June 12 Ward Letter

I hope you had a chance to visit the Festival of Historic Houses sponsored by the Providence Preservation Society yesterday, or try to go next year.  It showed off a beautiful neighborhood in its best light.  This week’s Ward Letter discusses the City Council’s votes this week on the budget.

Download a pdf copy.

The City Council’s Finance Committee completed its review of the budget last week, proposing changes in both the tax levy and the expenditure budget.  The package will now go to the City Council for review at meetings on Monday and Thursday nights.

The budget calls for a tax increase of over $12 million, close to the baseline maximum amount allowed  by the State’s Paiva-Weed law.  If approved, the budget will increase the average homeowner’s tax bill by 5%, when the lower rate and higher average valuation are combined.  In assessing the tax bill and the budget, I consider whether the tax increases can be justified – do they pay for “must have” vital, necessary programs, or instead do they pay for programs that, while “nice to have,” are not truly necessary.  In making this determination, I also am considering the Mayor’s 10-year fiscal study which identifies the necessary changes to move the City onto a sustainable path.

The Mayor’s budget includes $1 million in additional infrastructure funding, which likely will be spent on deferred maintenance, such as failing sewers and bridges.  I believe this portion of the increase is justified.  The City Council’s changes to the budget also addressed some important, affordable programmatic initiatives, including an additional $100,000 for the Providence Community Library and $15,000 for middle school sports.

Other budgetary increases raise questions.  To be sustainable, the City’s budget must be limited to 2%-3% annual growth, and several line items exceed this benchmark.  For example, the 2-year increases in the City Council and Mayor’s office budgets exceed 30% and 70%, respectively.  The City Council’s budgetary growth is especially problematic, as the Finance Committee has chosen not to review that budget for the past two years, creating a double standard where the City Council sets rules all department budgets except its own.  Had these two line items stayed on a more sustainable 2%-3% annual growth path, more than $2 million of the tax increase could have been avoided.

I also am concerned about another $1 million program the Finance Committee added to the Mayor’s budget on the final night of its deliberations.  It would provide each member of the City Council with discretionary authority over a $67,000 account for what has been described as infrastructure improvements, such as sidewalks, schools and streets within each City Council ward.  I question whether this new $1 million program is a wise use of taxpayer money, when the long-term goal is to reduce the structural deficit and place the City’s finances on a sustainable path.  I also am concerned about the lack of transparency and accountability of these discretionary accounts.  Three weeks ago, the City Council ordered an audit of its contingency accounts, and last week, the General Assembly reduced in half its legislative grant program.  I think this program represents a step backward for the City Council and the City at a critical time.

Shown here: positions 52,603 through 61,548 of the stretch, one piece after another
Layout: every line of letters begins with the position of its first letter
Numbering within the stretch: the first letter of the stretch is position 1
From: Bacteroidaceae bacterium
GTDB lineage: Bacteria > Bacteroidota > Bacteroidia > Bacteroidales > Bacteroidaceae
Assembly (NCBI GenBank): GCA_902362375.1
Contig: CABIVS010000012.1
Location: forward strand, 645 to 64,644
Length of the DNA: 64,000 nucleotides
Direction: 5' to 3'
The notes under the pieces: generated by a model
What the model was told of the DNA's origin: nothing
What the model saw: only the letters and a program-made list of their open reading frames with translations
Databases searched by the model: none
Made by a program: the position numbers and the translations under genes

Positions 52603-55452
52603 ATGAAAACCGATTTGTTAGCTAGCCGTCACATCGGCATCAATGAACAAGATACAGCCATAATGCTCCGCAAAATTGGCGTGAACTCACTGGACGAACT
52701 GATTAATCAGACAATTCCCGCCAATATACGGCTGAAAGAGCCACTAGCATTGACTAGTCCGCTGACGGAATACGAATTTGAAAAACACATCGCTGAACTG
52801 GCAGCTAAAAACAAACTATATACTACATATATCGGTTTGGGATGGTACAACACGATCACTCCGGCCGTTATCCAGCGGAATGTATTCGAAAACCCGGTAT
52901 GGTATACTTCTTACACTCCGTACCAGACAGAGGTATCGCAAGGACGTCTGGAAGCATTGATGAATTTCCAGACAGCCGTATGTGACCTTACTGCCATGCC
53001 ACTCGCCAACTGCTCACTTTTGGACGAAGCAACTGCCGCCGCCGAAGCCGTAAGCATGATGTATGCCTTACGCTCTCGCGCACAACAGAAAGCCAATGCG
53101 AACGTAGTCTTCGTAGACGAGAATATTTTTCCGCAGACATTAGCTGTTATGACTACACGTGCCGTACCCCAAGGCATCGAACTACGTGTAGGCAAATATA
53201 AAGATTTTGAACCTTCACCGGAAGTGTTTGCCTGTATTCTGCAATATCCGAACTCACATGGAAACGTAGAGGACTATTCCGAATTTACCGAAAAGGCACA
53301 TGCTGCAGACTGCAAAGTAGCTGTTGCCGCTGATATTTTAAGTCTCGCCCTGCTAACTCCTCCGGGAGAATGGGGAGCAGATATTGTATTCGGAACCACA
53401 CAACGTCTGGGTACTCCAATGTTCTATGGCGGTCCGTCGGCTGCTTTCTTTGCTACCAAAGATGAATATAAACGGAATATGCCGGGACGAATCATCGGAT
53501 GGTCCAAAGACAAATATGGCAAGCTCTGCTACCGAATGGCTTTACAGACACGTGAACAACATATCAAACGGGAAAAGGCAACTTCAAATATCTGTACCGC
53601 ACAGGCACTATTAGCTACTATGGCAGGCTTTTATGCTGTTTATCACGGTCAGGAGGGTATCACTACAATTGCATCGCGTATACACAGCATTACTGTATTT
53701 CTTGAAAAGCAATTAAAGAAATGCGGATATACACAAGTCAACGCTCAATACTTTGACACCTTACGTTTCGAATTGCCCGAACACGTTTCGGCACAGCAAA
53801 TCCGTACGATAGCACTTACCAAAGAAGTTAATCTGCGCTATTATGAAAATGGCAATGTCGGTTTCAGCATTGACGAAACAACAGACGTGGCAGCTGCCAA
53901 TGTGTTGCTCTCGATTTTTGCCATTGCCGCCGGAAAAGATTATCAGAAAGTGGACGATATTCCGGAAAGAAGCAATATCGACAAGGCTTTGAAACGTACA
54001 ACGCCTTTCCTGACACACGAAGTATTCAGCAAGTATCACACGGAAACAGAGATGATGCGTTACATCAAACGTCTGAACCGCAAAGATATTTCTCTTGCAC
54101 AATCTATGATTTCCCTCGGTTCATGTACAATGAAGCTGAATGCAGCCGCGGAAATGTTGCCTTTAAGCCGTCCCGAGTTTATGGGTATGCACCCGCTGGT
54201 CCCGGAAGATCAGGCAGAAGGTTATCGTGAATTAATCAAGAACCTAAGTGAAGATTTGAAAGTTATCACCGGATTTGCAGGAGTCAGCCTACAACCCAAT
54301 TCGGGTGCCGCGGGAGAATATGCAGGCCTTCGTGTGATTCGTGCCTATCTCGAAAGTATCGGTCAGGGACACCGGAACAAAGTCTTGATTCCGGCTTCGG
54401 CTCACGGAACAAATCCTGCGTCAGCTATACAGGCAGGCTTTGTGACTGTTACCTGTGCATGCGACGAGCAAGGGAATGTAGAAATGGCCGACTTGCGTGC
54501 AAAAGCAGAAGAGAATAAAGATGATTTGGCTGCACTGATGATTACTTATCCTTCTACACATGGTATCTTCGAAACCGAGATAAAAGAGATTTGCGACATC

There also is the issue of reserving adequate funds to resolve the dispute with the fire fighters.  The Internal Auditor released a report estimating that the City could have to pay up to $9 million for the first year if it loses the lawsuit.  We are now entering the second year, which could increase the potential exposure to more than $15 million by the end of the year.  The current fiscal year is almost over, and the Fire Department did not produce savings to hold as a contingent reserve; instead, the department ran over budget.  Next year’s budget includes an appropriation of $9 million for overtime/reserve; however, this year’s overtime is projected to approach or even exceed that level, meaning the budget likely creates no reserves.  The City Council added a $1 million line item in the City Council members’ budget ostensibly for such a reserve, but there are no formal restrictions or “checks and balances” on how the City Council can spend the money if it chooses, so even this modest reserve is not guaranteed.

The Mayor and City Council leadership announced their joint support for this budget, which will be heard on Monday night.  At that meeting, I will raise these concerns and ask them to improve it.


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